For fishing in streams, cords and rods of zero classes are suitable. The use of fishing rods under the cords of grade 7-10 for catching grayling, in our opinion, is little justified, especially in relation to fishing for “dry flies”. It is believed that due to the weight of the cord it is possible to increase the casting distance, for which high-class fishing rods may be suitable. But here another problem arises: managing a large mass of the released cord, a short one-handed fishing rod, creates discomfort in fishing. The choice of cord depends on the fishing conditions, for fishing in deep and fast rivers, sinking cords may be required, but this is more likely due to special conditions.

For most trips, you can do with 1-2 floating cords and a set of undergrowths. Fishing for “tenkara” is gaining more and more popularity. Although in Siberia and the Far East, on similar, but more primitive gear, always fished. Tenkara is more like a rebirth of old gear into a “new guise”.

Catching grayling on float and bottom gear

Catching grayling for natural, animal lures is still relevant in regions where this fish predominates. It should be noted that grayling bottom fishing is seasonal and takes place in spring and autumn. Float fishing can also be carried out on artificial baits; moreover, some fishers use both “nymphs” and “floating flies” on the same equipment. The nymph is fixed without a backing on the main fishing line, and “dry” on a separate, sliding leash above the float. In many regions of Siberia, autumn grayling for worms is not amateur fishing, but fishing.

Catching grayling on other gear

Grayling is caught on “boats” and “tugs”. Here it is worth considering that the rules govern the number of hooks on which you can catch grayling. Usually no more than ten. Fishing on a “boat” is very exciting and requires special skills. Grayling is caught in the winter on spinners and mormyshki. In this case, bait with worms and invertebrates is possible. Fishing rods and fishing lines do not require special delicacy, on the contrary, it is better to use strong, even rough gear.

“Grayling”, ice fishing is very mobile and can take place in severe frost. It is worth noting the use of a large number of options “long casting rods” and “running equipment.” The first list contains various gears for the “Sbirulino-Bombard”, “Czech water-filled float” and various sliding float accessories. For fishing on small rivers, analogues of the “English fishing rod” or “short” bolognese “are successfully used for fishing with float equipment for” descent “. As well as various match, “Bologna”, even feeder rods, which are successfully used for fishing on the “Balda”, “Angarsk”, “Yenisei” and other equipment.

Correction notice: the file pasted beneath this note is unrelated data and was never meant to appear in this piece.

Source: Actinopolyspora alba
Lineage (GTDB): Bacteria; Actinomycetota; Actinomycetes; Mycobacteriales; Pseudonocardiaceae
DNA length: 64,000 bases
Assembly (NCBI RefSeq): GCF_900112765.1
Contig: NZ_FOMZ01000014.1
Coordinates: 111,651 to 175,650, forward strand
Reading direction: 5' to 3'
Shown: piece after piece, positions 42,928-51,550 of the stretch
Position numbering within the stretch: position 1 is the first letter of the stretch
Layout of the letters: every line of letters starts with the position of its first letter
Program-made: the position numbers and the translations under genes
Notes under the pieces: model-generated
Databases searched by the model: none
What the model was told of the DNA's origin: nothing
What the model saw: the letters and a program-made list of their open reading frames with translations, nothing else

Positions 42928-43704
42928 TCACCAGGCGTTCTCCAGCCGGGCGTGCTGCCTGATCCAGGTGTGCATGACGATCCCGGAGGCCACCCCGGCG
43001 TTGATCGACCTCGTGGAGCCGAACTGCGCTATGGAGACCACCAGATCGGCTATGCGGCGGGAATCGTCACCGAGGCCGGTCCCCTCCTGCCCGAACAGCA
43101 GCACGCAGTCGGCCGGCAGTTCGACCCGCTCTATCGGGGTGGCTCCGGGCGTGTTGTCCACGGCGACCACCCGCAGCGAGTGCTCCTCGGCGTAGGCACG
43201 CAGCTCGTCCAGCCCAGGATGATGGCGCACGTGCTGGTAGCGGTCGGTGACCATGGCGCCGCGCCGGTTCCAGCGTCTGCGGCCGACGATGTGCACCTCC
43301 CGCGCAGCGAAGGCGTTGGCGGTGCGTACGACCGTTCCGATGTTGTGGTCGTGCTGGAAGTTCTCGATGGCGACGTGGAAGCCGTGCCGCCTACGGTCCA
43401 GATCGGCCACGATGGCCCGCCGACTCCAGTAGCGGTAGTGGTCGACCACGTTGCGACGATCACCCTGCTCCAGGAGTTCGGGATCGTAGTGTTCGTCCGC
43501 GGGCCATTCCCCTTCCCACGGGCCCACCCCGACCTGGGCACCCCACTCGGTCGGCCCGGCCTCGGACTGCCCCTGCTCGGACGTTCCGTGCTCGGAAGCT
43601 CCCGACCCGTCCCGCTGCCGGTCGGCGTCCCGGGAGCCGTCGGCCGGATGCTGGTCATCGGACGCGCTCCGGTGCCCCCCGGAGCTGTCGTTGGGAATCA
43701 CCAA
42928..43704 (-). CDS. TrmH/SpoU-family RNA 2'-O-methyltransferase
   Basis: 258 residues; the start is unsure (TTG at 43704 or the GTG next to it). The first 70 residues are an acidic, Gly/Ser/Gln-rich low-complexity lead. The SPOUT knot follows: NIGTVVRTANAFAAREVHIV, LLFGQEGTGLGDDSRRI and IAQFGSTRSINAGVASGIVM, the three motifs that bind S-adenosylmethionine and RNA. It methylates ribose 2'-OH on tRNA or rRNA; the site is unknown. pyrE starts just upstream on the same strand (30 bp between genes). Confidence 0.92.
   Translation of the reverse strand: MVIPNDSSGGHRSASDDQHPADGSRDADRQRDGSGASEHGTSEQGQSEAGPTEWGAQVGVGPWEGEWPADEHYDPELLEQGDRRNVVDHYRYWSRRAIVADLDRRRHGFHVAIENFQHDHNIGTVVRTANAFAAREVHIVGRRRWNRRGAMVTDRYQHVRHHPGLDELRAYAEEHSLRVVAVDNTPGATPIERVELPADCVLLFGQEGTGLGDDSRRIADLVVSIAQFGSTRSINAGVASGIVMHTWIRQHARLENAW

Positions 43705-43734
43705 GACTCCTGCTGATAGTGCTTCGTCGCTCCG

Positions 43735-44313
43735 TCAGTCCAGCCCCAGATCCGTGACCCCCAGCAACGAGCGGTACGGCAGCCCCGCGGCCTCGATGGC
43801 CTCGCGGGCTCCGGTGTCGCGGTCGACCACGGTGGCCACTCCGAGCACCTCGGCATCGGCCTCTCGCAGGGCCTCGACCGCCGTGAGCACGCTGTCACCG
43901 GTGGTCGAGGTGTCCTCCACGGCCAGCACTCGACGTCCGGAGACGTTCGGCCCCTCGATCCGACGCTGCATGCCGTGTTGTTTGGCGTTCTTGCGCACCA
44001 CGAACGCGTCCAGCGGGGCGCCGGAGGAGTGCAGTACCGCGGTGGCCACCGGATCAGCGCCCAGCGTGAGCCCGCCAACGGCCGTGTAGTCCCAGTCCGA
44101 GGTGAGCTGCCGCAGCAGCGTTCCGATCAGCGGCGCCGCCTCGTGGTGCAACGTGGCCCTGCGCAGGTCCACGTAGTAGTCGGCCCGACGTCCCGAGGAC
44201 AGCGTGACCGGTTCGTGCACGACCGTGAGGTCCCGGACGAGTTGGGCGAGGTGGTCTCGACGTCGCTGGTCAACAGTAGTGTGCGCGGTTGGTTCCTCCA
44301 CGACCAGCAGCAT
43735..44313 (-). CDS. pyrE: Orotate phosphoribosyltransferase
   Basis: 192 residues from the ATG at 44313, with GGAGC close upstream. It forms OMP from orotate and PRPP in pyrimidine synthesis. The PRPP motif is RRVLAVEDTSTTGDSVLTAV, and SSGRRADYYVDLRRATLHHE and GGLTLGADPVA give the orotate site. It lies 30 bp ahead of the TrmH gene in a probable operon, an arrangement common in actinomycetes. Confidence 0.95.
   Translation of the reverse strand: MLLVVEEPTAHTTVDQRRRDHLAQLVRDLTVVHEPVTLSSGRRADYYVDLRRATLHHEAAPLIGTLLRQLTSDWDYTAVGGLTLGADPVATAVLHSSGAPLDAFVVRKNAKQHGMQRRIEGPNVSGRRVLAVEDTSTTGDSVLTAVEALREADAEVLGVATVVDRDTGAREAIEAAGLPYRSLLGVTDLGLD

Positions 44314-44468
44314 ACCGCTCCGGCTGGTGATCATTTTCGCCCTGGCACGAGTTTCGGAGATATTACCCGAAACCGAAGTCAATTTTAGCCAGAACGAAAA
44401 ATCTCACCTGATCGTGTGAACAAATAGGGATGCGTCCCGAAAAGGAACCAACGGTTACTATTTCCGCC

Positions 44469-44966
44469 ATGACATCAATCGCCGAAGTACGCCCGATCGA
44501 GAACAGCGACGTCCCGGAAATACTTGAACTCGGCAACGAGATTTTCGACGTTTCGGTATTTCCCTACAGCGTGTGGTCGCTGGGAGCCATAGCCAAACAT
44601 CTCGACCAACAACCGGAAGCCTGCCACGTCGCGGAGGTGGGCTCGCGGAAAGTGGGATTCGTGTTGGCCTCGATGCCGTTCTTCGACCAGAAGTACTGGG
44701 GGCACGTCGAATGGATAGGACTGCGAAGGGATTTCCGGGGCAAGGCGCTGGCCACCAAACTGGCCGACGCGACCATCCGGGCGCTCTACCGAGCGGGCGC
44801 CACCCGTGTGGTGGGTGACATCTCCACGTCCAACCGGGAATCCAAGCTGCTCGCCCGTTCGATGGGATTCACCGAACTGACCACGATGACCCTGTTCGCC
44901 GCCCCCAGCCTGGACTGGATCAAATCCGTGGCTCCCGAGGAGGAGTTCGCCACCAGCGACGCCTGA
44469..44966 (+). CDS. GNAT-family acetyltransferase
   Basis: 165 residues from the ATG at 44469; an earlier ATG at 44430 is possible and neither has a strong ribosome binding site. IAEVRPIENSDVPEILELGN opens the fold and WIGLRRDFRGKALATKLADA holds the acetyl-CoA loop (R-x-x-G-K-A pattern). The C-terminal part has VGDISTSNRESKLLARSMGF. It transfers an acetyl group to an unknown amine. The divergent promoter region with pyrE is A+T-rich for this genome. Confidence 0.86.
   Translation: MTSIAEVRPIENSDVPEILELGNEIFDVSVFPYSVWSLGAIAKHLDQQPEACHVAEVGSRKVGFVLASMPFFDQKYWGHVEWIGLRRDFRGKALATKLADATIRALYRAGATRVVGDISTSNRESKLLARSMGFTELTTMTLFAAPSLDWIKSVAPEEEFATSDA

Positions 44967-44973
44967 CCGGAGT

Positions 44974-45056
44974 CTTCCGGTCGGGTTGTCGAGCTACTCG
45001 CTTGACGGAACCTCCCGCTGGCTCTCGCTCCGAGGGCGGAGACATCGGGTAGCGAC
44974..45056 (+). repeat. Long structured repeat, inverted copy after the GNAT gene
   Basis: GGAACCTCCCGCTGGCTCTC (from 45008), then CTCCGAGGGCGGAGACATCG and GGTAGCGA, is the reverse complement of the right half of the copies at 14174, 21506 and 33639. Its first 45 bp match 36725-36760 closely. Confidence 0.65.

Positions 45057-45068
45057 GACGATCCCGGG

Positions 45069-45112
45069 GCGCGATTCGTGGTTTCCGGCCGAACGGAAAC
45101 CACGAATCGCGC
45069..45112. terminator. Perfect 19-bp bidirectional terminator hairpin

Grayling fishing bait

Here, rather, it is worth noting that grayling practically does not respond to plant lures. Bait only works in exceptional cases. Fishing for natural baits depends on the region, for example, in the Far East, graylings are also caught for caviar. In general, it responds to all types of invertebrate larvae and their adult forms, to fry.

In winter, it can be caught in spinners or mormyshki with replanting from a piece of fish meat, fry or fish eye. Lures are preferable with a soldered hook. The whole range of artificial lures is difficult to describe, but it is worth noting that some anglers catch grayling exclusively in pieces of cambric or wound on forend, brass wire or foil. Siberian grayling reacts somewhat worse to “wet flies” (in the classical sense) and “streamers”. It is much more effective to use “nymphs” and “dry flies.” Lures and wobblers should be taken in small sizes.


It should be noted that the nutritional preferences of grayling depend not only on the species and regional characteristics, but also on the fishing season. In different life cycles, in the reservoir, the available species and size composition of prey changes, and therefore food preferences. When traveling to an unfamiliar region, it is worthwhile to clarify, with the guides, the fishing preferences of local fish. As an example: if you are used to catching grayling in the northern and European regions for spinners, this does not mean that this method is definitely suitable for fishing in Lake Baikal or its tributaries.

Where to catch grayling

Grayling is common in most of Central and Eastern Europe, throughout Siberia, Mongolia, the Far East, and North America. You can catch grayling both in lakes and in rivers. Fish rarely migrate long distances. Grayling is demanding on water (temperature, turbidity and level), so not only spring or autumn migrations are possible.

With an increase in water temperature, even the smallest streams with cold water are possible to kill and migrate fish. In the summer, territorial differences in the places where the fish live are noticeable in size. Large individuals can keep alone in depressions or take places at obstacles and ambushes. The smallest, constantly feeding individuals, stand closer to the shore or on the floods of the river, including on small rifts.

At ambush points, at the bottom of rapids and rapids, there are schools of fish of different ages and sizes, at the best points are the strongest and largest individuals. Medium-sized grayling can often be found on the edge of the pits, along a coastal or riverbed edge. In small rivers, fish move more often, but most of the time they are in pits and behind obstacles. In lakes, grayling is kept closer to the pits, it can feed on the estuaries and on the coastal brow.

Similar Posts